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 HIV and Coverage of the
50th Interscience Conference on Antimicrobial Agents and Chemotherapy (ICAAC 2010)
HIV Infection Linked to Increased Cardiovascular Risk Even in Long-term Non-progressors

SUMMARY: Markers of endothelial dysfunction -- an early indicator of cardiovascular disease -- were elevated in HIV positive people who maintained a stable viral load and CD4 cell count without antiretroviral therapy (ART), and even among "elite controllers," according to a study presented at the 50th Interscience Conference on Antimicrobial Agents and Chemotherapy (ICAAC 2010) this week in Boston. This finding adds further evidence that factors other than waning CD4 T-cell function -- for example, persistent inflammation -- contribute to non-AIDS conditions in the ART era.

By Liz Highleyman

Several studies have shown that people with HIV have a higher rate of cardiovascular disease and associated events compared with the HIV negative general population, but it is not yet clear whether this is due to HIV infection itself, antiretroviral therapy, traditional risk factors, or some combination thereof.

As atherosclerosis progresses, arteries lose their elasticity, or ability to expand, as they become filled with plaques. Eventually the blockage can impair blood flow, and pieces of plaque or blood clots can break away and become lodged in vessels supplying the heart (causing a heart attack) or the brain (causing a stroke).

Atherosclerosis is an inflammatory process, and past research -- including the large SMART treatment interruption study -- has shown that people with HIV, especially those with uncontrolled virus, have higher levels of biomarkers (substances in the blood) associated with inflammation, coagulation (clotting), and damage to the endothelial lining of blood vessels. In addition, studies have shown that people with HIV are more likely to show thickening of the lining of the carotid arteries serving the brain (carotid intima-media thickness, or IMT), and that this is also linked to inflammation.

At ICAAC, Hector Bonilla from Summa Health System in Akron and colleagues presented a poster reporting findings from a cross-sectional case-control study of early cardiovascular disease as measured by carotid IMT and inflammation markers in long-term non-progressors (LTNPs), defined as people who were HIV positive for at least 5 years and able to maintain stable viral load and CD4 cell counts with no AIDS-defining illnesses in the absence of ART.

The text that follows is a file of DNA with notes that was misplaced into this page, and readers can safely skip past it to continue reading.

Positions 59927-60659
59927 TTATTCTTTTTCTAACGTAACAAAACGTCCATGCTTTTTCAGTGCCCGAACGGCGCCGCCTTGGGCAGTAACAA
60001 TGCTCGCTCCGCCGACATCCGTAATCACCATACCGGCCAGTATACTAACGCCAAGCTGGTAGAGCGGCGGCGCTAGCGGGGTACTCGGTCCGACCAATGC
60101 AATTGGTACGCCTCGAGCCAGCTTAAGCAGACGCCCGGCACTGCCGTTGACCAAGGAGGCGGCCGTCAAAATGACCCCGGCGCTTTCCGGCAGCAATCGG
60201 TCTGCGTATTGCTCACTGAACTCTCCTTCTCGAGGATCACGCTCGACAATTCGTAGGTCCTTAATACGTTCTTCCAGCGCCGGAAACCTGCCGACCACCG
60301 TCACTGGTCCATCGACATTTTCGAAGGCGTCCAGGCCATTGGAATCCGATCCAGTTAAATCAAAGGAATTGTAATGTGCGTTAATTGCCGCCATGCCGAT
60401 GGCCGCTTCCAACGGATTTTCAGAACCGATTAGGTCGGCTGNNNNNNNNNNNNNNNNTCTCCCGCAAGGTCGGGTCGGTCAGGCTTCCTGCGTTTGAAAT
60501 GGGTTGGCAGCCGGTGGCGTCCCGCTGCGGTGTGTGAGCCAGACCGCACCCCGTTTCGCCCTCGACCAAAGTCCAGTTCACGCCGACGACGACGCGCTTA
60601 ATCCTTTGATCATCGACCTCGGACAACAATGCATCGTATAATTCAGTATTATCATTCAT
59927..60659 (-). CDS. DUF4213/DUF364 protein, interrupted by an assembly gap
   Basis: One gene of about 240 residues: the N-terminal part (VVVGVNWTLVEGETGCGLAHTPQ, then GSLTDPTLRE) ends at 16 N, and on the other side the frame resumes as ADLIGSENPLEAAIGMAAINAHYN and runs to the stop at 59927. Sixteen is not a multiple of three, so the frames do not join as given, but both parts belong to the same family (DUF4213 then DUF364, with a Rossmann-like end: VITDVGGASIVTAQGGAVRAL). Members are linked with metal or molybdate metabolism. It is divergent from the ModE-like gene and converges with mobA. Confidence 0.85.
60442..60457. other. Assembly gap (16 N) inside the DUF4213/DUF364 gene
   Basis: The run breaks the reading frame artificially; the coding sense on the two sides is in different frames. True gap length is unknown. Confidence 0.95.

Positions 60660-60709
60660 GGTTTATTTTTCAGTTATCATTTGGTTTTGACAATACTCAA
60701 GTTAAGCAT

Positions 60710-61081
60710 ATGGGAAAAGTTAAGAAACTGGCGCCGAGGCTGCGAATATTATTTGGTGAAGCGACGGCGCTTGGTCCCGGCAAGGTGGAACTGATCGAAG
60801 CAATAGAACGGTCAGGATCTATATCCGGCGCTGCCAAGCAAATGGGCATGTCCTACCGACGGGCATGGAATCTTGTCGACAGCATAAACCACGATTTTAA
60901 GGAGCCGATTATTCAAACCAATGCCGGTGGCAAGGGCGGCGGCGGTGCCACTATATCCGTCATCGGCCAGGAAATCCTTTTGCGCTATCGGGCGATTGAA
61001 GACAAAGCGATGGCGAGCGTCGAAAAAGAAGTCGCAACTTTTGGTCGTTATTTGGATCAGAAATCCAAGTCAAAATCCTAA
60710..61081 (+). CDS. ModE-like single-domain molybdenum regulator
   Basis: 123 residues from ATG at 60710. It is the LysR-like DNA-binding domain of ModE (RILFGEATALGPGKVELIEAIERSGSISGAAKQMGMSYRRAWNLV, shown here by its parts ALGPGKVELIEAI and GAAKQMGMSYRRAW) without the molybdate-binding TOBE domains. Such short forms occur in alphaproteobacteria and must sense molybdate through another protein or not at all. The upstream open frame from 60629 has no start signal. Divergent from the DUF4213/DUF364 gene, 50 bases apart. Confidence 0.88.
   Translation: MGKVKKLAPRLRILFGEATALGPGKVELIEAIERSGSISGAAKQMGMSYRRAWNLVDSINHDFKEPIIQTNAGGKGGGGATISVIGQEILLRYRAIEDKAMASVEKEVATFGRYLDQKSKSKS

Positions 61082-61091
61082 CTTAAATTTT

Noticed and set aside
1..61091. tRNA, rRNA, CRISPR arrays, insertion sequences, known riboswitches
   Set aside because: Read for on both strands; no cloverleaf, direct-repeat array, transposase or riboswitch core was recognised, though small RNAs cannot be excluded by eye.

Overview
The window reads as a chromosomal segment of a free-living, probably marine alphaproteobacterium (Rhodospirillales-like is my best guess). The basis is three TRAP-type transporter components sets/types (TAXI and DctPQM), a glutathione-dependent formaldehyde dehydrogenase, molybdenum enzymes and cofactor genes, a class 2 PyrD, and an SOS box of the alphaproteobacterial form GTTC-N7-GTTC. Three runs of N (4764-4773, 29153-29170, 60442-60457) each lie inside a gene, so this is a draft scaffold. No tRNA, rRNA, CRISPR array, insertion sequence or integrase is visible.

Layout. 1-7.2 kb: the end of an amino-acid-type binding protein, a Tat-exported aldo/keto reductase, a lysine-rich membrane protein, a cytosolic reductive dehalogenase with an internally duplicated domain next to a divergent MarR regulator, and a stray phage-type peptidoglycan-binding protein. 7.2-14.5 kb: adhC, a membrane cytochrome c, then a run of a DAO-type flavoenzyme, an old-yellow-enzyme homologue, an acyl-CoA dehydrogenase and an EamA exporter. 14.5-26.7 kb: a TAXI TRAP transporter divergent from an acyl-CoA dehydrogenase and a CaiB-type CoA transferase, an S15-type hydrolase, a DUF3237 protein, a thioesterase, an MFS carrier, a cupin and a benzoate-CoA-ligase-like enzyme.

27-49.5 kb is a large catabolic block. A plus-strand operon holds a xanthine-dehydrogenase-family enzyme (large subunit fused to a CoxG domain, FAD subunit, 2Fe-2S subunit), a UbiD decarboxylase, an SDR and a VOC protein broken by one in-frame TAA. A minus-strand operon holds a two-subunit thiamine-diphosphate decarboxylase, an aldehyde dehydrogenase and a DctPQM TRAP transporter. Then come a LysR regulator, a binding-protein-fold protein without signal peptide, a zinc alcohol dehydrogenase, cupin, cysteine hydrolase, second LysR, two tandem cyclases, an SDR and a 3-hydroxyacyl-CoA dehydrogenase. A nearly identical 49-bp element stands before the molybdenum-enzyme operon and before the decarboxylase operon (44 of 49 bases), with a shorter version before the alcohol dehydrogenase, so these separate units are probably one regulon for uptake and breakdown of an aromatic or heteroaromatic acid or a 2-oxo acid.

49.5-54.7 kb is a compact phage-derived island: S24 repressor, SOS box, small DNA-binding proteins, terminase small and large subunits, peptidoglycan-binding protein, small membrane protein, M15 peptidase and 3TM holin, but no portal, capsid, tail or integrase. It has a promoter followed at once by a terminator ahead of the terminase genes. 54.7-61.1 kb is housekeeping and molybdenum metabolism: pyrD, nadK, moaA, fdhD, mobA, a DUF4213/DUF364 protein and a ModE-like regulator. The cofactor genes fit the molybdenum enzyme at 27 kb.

The study included 13 HIV positive LTNPs and 13 HIV negative control subjects matched by age, sex, and race; 4 of the non-progressors were "elite controllers," meaning they maintained long-term undetectable viral load without treatment.

In the HIV positive group, 9 participants were men, 7 were white, and 6 were black. The mean age was 44 years, and they had been living with HIV for an average of 13.5 years (range 5-24 years). They had relatively early HIV disease on average, with a mean current CD4 count of 440 cells/mm3 (all above 325) and a mean nadir or lowest-ever CD4 count of 380 cells/mm3 (all 300 or higher).

Traditional risk factors for cardiovascular disease were common, including smoking (more than half of both groups, but higher in the HIV negative group), abnormal blood lipids (more prevalent in the HIV positive group), and being overweight.

The researchers measured inflammation biomarkers including C-reactive protein (CRP), soluble tumor necrosis factor receptor type 2 (sTNF-RII), soluble vascular adhesion molecule (sVCAM), and adiponectin (a hormone produced by fat tissue). Carotid IMT was assessed using B-mode ultrasound.


Overall, carotid IMT was not significantly greater for HIV positive LTNPs compared with HIV negative control subjects.
However, when measured at the carotid bulb -- where the artery bifurcates or forks and blood flow is turbulent -- there was a nearly significant trend toward greater thickening among the LTNPs.
HIV positive participants had higher sTNF-RII compared with the HIV negative group -- the only biomarker than was significantly different according to HIV status (P = 0.002).
Among the LTNPs, elevated sVCAM1 showed a trend toward correlation with greater carotid IMT (P = 0.014).
LTNPs had lower high-density lipoprotein (HDL), or protective "good" cholesterol, compared with the HIV negative group.
8 of 13 LTNPs had HDL < 40 mg/dL, the threshold for men considered to indicate greater cardiovascular risk.

"Endothelial markers are significantly elevated in long-term non-progressors compared to healthy controls, and correlate with carotid IMT measurements," the researchers concluded. "This emphasizes the effect of HIV itself vs. ART" on heightened cardiovascular disease risk in people with HIV.

In chronically infected, untreated HIV positive patients, they added in an ICAAC media advisory, "the persistent low grade viremia, the low levels of HDL-C ("good cholesterol"), [and] the increased levels of inflammation indicated by high levels of sTNF-RII, correlated with accelerated atherosclerosis."

Investigator affiliations: Summa Hlth.System, Akron, OH; NEOUCOM, Rootstown, OH; Case Western Reserve Cleveland, Cleveland, OH.


H Bonilla; J McShannic, D Chua, G. McComsey, and others. Cardiovascular Disease (CVD) and Inflammatory Markers in Long Term Non-Progressors (LTNP). 50th Interscience Conference on Antimicrobial Agents and Chemotherapy (ICAAC 2010). Boston, September 12-15, 2010. Abstract H-220.

Other Source
ICAAC. What is causing cardiovascular changes in HIV infected patients? Media advisory. September 12, 2010.












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